# Another major point, In India most of the geospatial companies are service companies which are working for government agencies. So data ownership for such services would be with govt. agencies hence licensing policy is not applicable here and would not affect these companies. Most likely all research/educational institutions would not be included in licensing policy. So very small segment of industry is affected. To raise the voice there are very few people if we compare this bill with net neutrality bill.

So tackling the problem is not very simple.

We should put this issue that this bill is against "Digital India" and "Make in India" objective and I feel its truly against these.

Regards,
Gagan

Dilip Damle

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May 9, 2016, 1:08:46 AM5/9/16
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Or else all those small players will have to go Underground as happens in oppressive regimes.

shirish शिरीष

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May 9, 2016, 2:51:33 AM5/9/16
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Hi all,

As a layman user of maps, did my 2-bit.

https://flossexperiences.wordpress.com/2016/05/09/using-gps-without-license-jail-for-7-years/

People are welcome to critique it (I know it goes all over the place
and have added govt. conspiracy which some people might not be
comfortable with) .

Do have suggestion that if people do make blog posts that the least we
can do is do ping and linkback to each other, if for nothing but to
show solidarity in the cause.

My 2 paise :)

Avinash Celestine

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May 9, 2016, 4:22:42 AM5/9/16
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Also, i guess its worthwhile pointing out that if the primary aim is to prevent inaccurate depiction of India's borders and impose penalties on those who do, there is already existing legislation which does that.


Plus, the IT act too penalises wrong depiction of boundaries. 

it is worth looking at this piece from back in 2007, which talked about the possibility of such legislation:




Gagan Bansal

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May 9, 2016, 7:25:38 AM5/9/16
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Licensing policy will hamper the ISRO IRNSS-1G project or Navik called by PM as real time map updation would not be possible by any citizen.

Craig Dsouza

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May 9, 2016, 8:26:30 AM5/9/16
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I am in favour of a strong stance against this bill being passed in any form. There should be (almost) no compromises. The only regulation I can possibly support is regulating map providers so that they blank out all military areas, but this bill is much much larger in scope than that. We should directly raise the question of what goal is really achieved by this bill? Since ostensibly, the main purpose of the bill i.e. preserving the 'security, sovereignity and integrity of India' can still be threatened because geospatial data (satellite imagery etc) for India is still available to people outside India.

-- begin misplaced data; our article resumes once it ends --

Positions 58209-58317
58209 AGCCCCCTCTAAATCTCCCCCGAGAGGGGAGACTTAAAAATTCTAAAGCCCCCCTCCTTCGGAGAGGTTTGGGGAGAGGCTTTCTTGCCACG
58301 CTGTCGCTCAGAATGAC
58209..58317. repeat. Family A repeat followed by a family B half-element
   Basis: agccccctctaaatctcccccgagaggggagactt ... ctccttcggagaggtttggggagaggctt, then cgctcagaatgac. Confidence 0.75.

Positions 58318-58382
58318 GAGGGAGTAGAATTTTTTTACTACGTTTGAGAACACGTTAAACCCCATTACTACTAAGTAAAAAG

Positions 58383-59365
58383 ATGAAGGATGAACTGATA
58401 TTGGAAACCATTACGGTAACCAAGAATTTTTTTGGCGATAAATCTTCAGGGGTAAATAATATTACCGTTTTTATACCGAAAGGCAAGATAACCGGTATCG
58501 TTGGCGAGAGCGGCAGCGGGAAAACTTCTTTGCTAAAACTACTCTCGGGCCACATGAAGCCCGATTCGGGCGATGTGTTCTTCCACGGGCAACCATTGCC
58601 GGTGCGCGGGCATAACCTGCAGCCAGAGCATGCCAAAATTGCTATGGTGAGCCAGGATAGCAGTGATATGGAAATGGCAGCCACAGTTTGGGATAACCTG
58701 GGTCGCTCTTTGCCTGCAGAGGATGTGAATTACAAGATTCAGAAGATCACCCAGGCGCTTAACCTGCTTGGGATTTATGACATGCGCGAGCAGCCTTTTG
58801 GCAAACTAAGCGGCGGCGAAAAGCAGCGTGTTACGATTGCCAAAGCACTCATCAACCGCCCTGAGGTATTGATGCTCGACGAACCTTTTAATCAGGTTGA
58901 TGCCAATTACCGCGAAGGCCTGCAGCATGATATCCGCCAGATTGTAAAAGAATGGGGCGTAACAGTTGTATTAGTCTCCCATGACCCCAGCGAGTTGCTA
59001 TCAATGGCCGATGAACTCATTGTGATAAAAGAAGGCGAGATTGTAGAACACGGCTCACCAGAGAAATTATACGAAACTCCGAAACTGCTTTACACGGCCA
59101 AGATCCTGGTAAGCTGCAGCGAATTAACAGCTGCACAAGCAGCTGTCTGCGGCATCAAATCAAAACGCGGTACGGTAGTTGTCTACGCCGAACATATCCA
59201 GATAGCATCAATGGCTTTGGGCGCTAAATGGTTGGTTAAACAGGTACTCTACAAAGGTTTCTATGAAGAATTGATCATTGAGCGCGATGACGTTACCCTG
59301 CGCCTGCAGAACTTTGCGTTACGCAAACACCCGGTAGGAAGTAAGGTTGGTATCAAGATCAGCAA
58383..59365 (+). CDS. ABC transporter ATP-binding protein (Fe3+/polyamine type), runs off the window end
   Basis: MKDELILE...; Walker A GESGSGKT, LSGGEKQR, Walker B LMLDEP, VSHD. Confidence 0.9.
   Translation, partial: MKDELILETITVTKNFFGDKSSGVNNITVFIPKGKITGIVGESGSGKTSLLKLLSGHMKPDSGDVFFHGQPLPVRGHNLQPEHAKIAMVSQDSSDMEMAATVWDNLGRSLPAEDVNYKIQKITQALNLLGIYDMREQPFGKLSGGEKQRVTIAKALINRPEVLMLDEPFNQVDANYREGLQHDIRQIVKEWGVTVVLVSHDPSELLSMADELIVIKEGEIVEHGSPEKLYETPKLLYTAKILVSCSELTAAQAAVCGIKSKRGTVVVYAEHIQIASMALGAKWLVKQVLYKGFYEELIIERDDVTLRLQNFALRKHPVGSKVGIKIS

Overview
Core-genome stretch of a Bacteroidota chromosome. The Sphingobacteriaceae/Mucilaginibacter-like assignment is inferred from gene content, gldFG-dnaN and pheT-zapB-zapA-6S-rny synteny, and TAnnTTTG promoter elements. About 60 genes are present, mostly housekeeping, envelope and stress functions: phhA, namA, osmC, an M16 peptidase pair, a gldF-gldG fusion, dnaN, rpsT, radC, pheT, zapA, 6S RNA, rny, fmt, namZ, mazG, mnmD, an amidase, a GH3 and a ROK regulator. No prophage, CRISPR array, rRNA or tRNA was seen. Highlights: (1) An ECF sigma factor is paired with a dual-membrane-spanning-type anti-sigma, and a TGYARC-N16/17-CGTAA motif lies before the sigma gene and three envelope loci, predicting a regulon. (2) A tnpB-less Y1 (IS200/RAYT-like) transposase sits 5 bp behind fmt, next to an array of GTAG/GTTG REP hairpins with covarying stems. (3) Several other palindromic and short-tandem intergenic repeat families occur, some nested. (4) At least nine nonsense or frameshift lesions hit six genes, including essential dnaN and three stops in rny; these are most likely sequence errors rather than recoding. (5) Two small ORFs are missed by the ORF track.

Many have suggested that this is not really about integrity but representation i.e. international boundaries, to compel map providers to show India's boundaries, as declared by the GoI. This in fact Google already does, they show all of J&K as India's territory. Even if they don't in my opinion amounts to restriction on freedom of speech if you are not allowed to make a map showing that one part of the country is claimed by other governments, or a map showing that some people, somewhere are demanding a new state.
This bill will also severely affect NGOs which definitely cannot afford the process of licensing for every single map they wish to use/publish. It could also be used as a tool to silence dissent if organizations publish maps the government doesn't like.

The email template to be sent out is top priority. Is there someone already working on it? It should reject the bill altogether explaining why this bill doesn't really achieve its stated purpose and also how it will stifle GIS innovation in India.
The wording of the email template will need to be simple language, without tech jargon. 

inv...@diggie.io

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Jun 2, 2016, 6:47:21 AM6/2/16
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Hi guys,

The deadline for response to the bill is approaching fast so please do remember to send your emails for the Geospatial bill.
I have created http://diggie.io/savethemap.html to spread awareness about it and shared around. (Not sure if I will be able to do it again if the bill is accepted in its current form)
So please send your responses before the deadline.
 
Cheers,
Ankit
www.diggie.io

Hasan Ali Khan

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Jul 4, 2016, 1:32:22 PM7/4/16
to datameet
Guys,

Sorry if this has been covered elsewhere. I was following the STM initiative closely till the deadline but haven't been able to since. Has there been any update about this? Did they take note of the reservations raised?

Cheers!